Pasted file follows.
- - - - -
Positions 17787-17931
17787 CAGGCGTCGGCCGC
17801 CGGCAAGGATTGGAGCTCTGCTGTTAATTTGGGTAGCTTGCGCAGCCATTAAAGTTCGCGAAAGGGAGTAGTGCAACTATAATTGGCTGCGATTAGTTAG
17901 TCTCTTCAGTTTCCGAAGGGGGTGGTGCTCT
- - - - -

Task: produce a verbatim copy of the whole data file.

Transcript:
Positions 17787-17931
17787 CAGGCGTCGGCCGC
17801 CGGCAAGGATTGGAGCTCTGCTGTTAATTTGGGTAGCTTGCGCAGCCATTAAAGTTCGCGAAAGGGAGTAGTGCAACTATAATTGGCTGCGATTAGTTAG
17901 TCTCTTCAGTTTCCGAAGGGGGTGGTGCTCT